front of the house, too c a heavy loaded
whip In his hand and struck her three or
four times on tho bead, fracturing her
skul. Mrs. McMann, of Ninety-thlrd
street, and Mrs. O'Conner, of Ninety
ft st street, both ot whom witnessed
thi assault, corroborate the above
facts. The woman was taken to the
Nlnety.uinth Street Hospital, where she
died at ten o'clock last evening. Mulvey
was arrested shortly after she died and
locked up. He had a very bad reputa
tion, and had frequently threatened to
kill his wife, with whom he did not live,
only calling on her at tutejnrsti to get
A MICHIGAN SINE OX FKE.
The Ittcla Copper Mine in the Lake Su
perior Country, on Firr Ooo Sfan SnSfa
ejttml Heroic Conduct ol 111. Conirnile
la EnilenrorlDC to Eikoo Ills Remains
Three More Would Hare FerUhed But
far th. Undaunted Heroism ot Robert
Haxcocc, Mien, October 7.
Last Saturday night fire was discovered
to have broken ont in an Idle por
th n ot the Hecla branch ot the Calumet
and Hecla Mine, In th: eleventh level,
between No. 3 and 4 shafts, where for
several years wooden wedges t -n
timber were made. The accumulation
of chips and shavings, parly saturated
with oil, through some unknown cause
bee me ignited. Several mens. -nt down
Saturday night to use the hose were
driven back 07 the smoke. Thomas
Gribblc was suffocated and could not be
rescued, hunday morning John IUpson,
with three other volunteers, descended
to examine ths pumps and attempted
to recover Gribblc's body. After
going a short distance they were drawn
back. Rrpson was overcome. He was
seen to fall back, hut his comrades could
not return to him. Oth r volunteers
among them R. Berrtman descended to
attempt to recover Rapson's body. Three
men were overcome. Borryman mads
strenuous efforts to save his comrades.
lie ran to the shaft for air aad returning,
threw the three men Into the car. Then
be ran out again for more air cud re
turned and rang the belt The car raised
the three nnconcluus men. Berryman
was almost exhausted. The recovery of
the three is doubtful. There Is danger
of the tire reaching the large tramway,
which Is saturated with oil. and may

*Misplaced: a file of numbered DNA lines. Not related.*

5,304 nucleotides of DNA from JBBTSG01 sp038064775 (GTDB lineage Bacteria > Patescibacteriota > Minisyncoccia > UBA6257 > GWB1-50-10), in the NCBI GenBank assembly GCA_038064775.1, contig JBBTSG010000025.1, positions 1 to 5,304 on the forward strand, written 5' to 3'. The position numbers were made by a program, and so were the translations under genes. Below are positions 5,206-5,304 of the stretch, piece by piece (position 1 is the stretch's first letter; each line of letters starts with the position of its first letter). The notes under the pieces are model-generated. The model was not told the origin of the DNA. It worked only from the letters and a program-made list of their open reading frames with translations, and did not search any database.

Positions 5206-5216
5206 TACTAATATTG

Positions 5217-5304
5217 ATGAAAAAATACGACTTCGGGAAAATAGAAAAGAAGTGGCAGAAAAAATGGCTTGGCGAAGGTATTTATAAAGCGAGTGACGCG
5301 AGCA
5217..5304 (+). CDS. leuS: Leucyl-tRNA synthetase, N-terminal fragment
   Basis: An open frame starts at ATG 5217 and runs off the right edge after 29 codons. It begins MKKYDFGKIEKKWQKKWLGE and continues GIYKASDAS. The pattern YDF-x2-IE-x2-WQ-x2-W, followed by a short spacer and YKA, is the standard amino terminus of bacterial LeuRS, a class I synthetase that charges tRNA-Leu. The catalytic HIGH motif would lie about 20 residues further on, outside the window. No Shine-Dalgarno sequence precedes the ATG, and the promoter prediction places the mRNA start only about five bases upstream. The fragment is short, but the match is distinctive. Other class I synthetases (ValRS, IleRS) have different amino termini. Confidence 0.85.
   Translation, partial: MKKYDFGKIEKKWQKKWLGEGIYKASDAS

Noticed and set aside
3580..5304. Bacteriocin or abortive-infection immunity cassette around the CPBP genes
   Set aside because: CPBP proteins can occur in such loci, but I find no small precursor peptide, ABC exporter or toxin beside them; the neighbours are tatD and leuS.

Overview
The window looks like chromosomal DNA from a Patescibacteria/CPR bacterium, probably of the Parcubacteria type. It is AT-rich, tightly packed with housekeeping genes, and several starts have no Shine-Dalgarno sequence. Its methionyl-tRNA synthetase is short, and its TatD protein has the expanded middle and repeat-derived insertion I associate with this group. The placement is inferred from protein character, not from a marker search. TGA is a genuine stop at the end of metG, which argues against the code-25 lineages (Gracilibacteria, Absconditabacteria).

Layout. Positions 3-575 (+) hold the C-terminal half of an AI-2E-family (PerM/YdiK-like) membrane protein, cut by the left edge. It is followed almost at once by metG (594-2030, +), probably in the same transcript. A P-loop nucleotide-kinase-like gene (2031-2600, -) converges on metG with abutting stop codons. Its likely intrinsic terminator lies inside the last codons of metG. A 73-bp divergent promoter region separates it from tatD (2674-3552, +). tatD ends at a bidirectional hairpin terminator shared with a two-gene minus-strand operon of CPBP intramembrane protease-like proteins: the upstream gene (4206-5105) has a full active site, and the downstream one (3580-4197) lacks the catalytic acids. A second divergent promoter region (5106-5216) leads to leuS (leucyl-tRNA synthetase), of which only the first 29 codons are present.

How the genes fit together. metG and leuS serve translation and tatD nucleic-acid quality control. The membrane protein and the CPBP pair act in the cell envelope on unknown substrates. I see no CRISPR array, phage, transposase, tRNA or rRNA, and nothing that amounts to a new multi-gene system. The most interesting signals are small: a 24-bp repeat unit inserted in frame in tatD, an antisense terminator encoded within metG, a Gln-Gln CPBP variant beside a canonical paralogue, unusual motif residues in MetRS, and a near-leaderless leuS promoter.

conduct the fire to the other-level. Ths
extent or progress ol the fire Is unknown.
The m ne Is filled wilh smoke. The
shafts are being closed to preveut a
draft. Great fear and excitement pre
valb. This Is the first underground fire la
the Lake Superior Copper Mine, and the
first suspcn-lon ot work In this great
cop, er pi odncer since the strike ot 1872.
The mine Is hcatlly timbered througaout
with pine, which :s very luflimmabls. A
large gang descended yesterday to flsht
AX UXWELC05IE TU5ITOU.
A rencjtvanln Mountain Tanner Has a
Denperata Tussle With n Panther and
Succeeds In Kllltnc I lie Urate A Mjs-terj-
Solved oy Uie Cuntents of the AnI.
' PniLABELrniA, Pa, October C
Peter Bear, living at Brown's Mountain,
Clearfield Ccnnty, was awakened shortly
after daylight Friday morning last, by a
noise In his barn. Seizing an axe he ran
to the place and dl.-covered a large
mountain panther dragging off a calf
which It had just killed and Mr. Bear
shouted, when the panther, dropping the
dead cair, turned upon him. He
struck It with the axe, but inflict.
cd a slight wound, only enraging
tho beast. It sprang upon him and
fastened Its teeth in his right shoulder,
but be succeeded In treeing hlms.-lf, aad
dealt It a terrific bow with aa ax,
compelling It to retreat. A large and
powerful bloodhound be'onging to Mr.
Bear ran from its kennel and attacked
the courar. While its attention was en-
gazed 1 y th: bound Mr. Bear spilt its
skull with a blow from the axe, stretching
it dead at his feet. The puma wa an old
one and bore marks ot a number of bullet
and knife wounds. Itmeasuredeizhtteet,
ten and a hall Inches from tip to Up. In
Its stomach was found a large hunting
knife, with the following on the blade:
Cha Fost r. Tha Intermediate letters
are Indistinct. Some time early In Sep
tember a hunter by the name of Charles
Foster, who is supposed to have resided
in Kcnslngt D, Philadelphia, visited
Bronn's Mountain on a hunting expedi
tion. Some toys, while pusslng near a
wood-chopper's hut jestcruar, found some
human bones. These they carried home,
and tne curiosity arouied by the dlscov
eiy induced an old woodman, John Y.
Miller, to mate further Investigation.
He visited the spot where the boy found
the bones, and found additional bones.
Miller by this tlra wis within sight of
the old cabin, which he entered and found
fragments ot roen's b.ood-stamed cloth
Ing scattered around the prcmls-s. He
found also letters and a postal card
addressed to Charles Foster. One
of the letters was addressid to a man
at Altoona, Pa., one at Dubois, Pa., and
the postal card at Connelsvllle, Pa. It
seemsa man named Charles FostcreltSer
died or was murdered 1 1 that vicinity and
bis body subsequently devoured by wild
beasU, or ho was LI led by some fero
cious animal. A posslblp e'ew to the
identity of the murdered maa was found
at No. 85 East Thompsm street, Phila
delphia, where Henry Fisher resides
Said Mr. Fisher: "A man named
Charles Foiter used to live here. He Is